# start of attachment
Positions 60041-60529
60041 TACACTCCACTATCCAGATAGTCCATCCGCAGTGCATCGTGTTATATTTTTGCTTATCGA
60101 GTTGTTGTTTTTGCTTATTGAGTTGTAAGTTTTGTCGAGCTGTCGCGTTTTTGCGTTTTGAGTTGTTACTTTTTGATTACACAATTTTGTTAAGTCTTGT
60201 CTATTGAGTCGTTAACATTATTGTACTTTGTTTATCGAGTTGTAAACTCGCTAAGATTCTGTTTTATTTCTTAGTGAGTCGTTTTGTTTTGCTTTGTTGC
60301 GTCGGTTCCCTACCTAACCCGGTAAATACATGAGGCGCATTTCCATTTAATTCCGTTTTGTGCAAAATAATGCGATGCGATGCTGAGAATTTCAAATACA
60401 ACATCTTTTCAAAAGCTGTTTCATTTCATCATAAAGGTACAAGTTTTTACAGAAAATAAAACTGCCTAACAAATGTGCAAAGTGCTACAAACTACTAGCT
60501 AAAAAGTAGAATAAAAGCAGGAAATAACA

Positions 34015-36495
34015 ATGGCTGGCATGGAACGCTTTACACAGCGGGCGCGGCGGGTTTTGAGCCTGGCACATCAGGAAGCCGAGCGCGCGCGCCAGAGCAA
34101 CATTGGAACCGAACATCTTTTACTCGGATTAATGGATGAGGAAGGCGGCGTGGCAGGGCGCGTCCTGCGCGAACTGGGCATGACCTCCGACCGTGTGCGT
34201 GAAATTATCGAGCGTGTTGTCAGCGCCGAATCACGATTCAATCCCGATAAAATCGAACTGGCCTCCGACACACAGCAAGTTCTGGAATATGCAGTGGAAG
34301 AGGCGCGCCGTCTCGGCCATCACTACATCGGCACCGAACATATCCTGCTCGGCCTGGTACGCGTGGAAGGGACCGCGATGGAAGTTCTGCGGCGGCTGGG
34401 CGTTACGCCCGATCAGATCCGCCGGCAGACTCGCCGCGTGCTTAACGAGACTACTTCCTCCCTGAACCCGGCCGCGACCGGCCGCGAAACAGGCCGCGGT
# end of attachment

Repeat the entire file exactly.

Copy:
Positions 60041-60529
60041 TACACTCCACTATCCAGATAGTCCATCCGCAGTGCATCGTGTTATATTTTTGCTTATCGA
60101 GTTGTTGTTTTTGCTTATTGAGTTGTAAGTTTTGTCGAGCTGTCGCGTTTTTGCGTTTTGAGTTGTTACTTTTTGATTACACAATTTTGTTAAGTCTTGT
60201 CTATTGAGTCGTTAACATTATTGTACTTTGTTTATCGAGTTGTAAACTCGCTAAGATTCTGTTTTATTTCTTAGTGAGTCGTTTTGTTTTGCTTTGTTGC
60301 GTCGGTTCCCTACCTAACCCGGTAAATACATGAGGCGCATTTCCATTTAATTCCGTTTTGTGCAAAATAATGCGATGCGATGCTGAGAATTTCAAATACA
60401 ACATCTTTTCAAAAGCTGTTTCATTTCATCATAAAGGTACAAGTTTTTACAGAAAATAAAACTGCCTAACAAATGTGCAAAGTGCTACAAACTACTAGCT
60501 AAAAAGTAGAATAAAAGCAGGAAATAACA

Positions 34015-36495
34015 ATGGCTGGCATGGAACGCTTTACACAGCGGGCGCGGCGGGTTTTGAGCCTGGCACATCAGGAAGCCGAGCGCGCGCGCCAGAGCAA
34101 CATTGGAACCGAACATCTTTTACTCGGATTAATGGATGAGGAAGGCGGCGTGGCAGGGCGCGTCCTGCGCGAACTGGGCATGACCTCCGACCGTGTGCGT
34201 GAAATTATCGAGCGTGTTGTCAGCGCCGAATCACGATTCAATCCCGATAAAATCGAACTGGCCTCCGACACACAGCAAGTTCTGGAATATGCAGTGGAAG
34301 AGGCGCGCCGTCTCGGCCATCACTACATCGGCACCGAACATATCCTGCTCGGCCTGGTACGCGTGGAAGGGACCGCGATGGAAGTTCTGCGGCGGCTGGG
34401 CGTTACGCCCGATCAGATCCGCCGGCAGACTCGCCGCGTGCTTAACGAGACTACTTCCTCCCTGAACCCGGCCGCGACCGGCCGCGAAACAGGCCGCGGT